New Faculty Profile: Alex King
The Department of Philosophy at Simon Fraser University extends a warm welcome to Alex King, who joins us as an associate professor this term. Alex, who moved northwards across the US/Canada border in the midst of the current pandemic, notes that although relocating has been extremely hectic and difficult in these unprecedented times she feels extremely lucky. She’s looking forward to working with our excellent MA students as well as with friendly and intellectually stimulating colleagues.
Alex joins us from the Philosophy Department of the State University of New York at Buffalo, and lists her primary areas of interest as ethics, metaethics, and aesthetics.
Ought Implies Can?
“One of my major research interests concerns how our abilities are related to our moral obligations,” she says.
This issue is something that Alex has written extensively about, arguing against the principle that if something can be done then we are morally obligated to do it (commonly called the ‘ought implies can’ principle). Her book, What We Ought and What We Can (Routledge, 2019) points out that since we’re not able to do everything we ought to do the principle is flawed. Even if it can be done by someone, we may not be able to do it, even if we ought to.
For example, someone might make a promise to someone else and then become unable to fulfill that promise. But that doesn’t mean the promise has disappeared. Sometimes, we are sadly unable to do everything that we ought to do, and that is just a real part of life.
Tips from a Philosopher: Any philosophical words of advice for undergrads coping with remote learning this term?
Try to accept that it won't be the same as in-person instruction, but know that your professors are also struggling and trying to make classes as supportive and engaging as possible. Don't be too hard on yourselves, but do as much as you reasonably can. Most importantly, take care of yourselves (go for walks!) and be sure to reach out if you need help.
Another current research direction looks at moral and aesthetic normativity.
“At the moment, I'm thinking a lot about whether there are aesthetic truths or facts, and if so, what that means for our feelings and behavior,” she says.
Aesthetics is the branch of philosophy that deals with topics like beauty, art and the nature of aesthetic experiences. Alex explains it as moving beyond the philosophy of art and encompassing our emotional responses and judgment of the experience. With broader scope, it includes our experience of nature, for example, and is more to do with our senses—appreciating our sensory input and feeling pleasure.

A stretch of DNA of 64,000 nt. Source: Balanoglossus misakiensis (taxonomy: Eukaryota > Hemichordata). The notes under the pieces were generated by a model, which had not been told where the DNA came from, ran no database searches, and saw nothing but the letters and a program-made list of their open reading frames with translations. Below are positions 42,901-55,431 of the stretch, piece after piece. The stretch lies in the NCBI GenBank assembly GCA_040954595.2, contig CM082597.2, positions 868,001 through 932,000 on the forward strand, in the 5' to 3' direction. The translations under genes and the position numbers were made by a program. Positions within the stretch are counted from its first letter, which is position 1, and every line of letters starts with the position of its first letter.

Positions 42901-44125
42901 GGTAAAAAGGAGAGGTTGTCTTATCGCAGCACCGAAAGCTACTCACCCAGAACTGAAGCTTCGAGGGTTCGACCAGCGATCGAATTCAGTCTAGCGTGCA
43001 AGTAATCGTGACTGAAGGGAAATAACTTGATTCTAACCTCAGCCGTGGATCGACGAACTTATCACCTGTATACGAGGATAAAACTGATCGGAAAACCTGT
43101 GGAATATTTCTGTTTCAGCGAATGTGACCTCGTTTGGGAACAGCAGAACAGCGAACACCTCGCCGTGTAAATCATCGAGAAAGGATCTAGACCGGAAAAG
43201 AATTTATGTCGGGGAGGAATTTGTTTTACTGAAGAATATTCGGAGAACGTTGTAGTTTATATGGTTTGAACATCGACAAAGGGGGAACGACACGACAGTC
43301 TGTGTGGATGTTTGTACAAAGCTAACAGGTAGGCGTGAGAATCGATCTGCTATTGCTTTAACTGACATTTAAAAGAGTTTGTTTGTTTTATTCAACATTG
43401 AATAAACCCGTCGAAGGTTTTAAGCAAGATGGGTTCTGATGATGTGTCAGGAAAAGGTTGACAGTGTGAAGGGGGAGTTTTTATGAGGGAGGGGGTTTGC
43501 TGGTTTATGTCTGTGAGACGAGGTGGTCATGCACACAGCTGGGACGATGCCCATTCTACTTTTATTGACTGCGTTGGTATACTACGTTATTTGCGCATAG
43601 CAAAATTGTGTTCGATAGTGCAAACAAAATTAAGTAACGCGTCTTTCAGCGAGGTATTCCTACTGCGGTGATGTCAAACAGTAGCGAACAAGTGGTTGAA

When teaching, Alex uses a lot of different artistic styles and media; she likes to talk about things as diverse as painting, food, pop music, and movies to illustrate to discuss the philosophical issues.
“I think that people who don't frequent art museums feel like art is foreign or confusing or difficult, when it shouldn't be,” she explains.
Outreach and Cosplay
Her outreach beyond academic philosophy continues in her blog, Aesthetics for Birds. It features a small group of contributors, publishing under the tagline Aesthetics and Philosophy of Art for Everyone. The blog regularly includes guest posts from people working in aesthetics and related areas, both in philosophy and in other related disciplines.
The blog tackles topics such as arguing about art on the internet, or Instagram filters, and video game ethics. Alex also writes for the blog. For example, you can read her exploration of the importance of cosplay, where she argues that cosplay is an important form of self-expression, especially for marginalized communities.
“Aesthetics is much more inclusive,” Alex explains. “It’s concerned with experiences. Instead of just thinking about landscape painting, for example, it’s also about considering the landscape itself.” It’s not surprising when Alex pushes this further, saying that it’s important to keep aesthetics in mind even when thinking about issues like climate change.
Aesthetics seems especially relevant for our current situation, where we’ve seen a huge revival in tactile and pleasing projects such as knitting and breadmaking as people seek for ways to get through the pandemic. As Alex proposes, daily life can be constant aesthetic experience and delight.